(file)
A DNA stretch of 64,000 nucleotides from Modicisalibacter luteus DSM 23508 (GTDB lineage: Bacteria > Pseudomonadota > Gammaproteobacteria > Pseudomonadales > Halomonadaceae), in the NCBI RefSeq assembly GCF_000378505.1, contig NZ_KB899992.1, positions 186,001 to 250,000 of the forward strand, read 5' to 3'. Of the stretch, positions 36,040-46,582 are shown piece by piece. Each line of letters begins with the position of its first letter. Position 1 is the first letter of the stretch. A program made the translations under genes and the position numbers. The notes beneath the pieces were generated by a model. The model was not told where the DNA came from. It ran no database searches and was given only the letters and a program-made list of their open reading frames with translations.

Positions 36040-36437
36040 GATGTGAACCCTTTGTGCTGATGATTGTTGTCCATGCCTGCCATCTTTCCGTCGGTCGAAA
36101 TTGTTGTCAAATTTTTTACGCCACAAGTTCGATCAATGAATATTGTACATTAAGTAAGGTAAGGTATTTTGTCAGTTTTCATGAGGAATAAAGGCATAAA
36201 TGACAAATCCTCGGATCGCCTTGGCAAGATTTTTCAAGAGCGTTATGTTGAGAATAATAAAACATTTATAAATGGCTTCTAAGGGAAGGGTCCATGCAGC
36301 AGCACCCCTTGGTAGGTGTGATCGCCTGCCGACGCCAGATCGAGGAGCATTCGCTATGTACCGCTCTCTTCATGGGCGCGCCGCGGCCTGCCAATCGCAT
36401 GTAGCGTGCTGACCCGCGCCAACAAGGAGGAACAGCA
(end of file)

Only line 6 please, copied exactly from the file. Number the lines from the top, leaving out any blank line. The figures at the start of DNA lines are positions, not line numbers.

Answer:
36301 AGCACCCCTTGGTAGGTGTGATCGCCTGCCGACGCCAGATCGAGGAGCATTCGCTATGTACCGCTCTCTTCATGGGCGCGCCGCGGCCTGCCAATCGCAT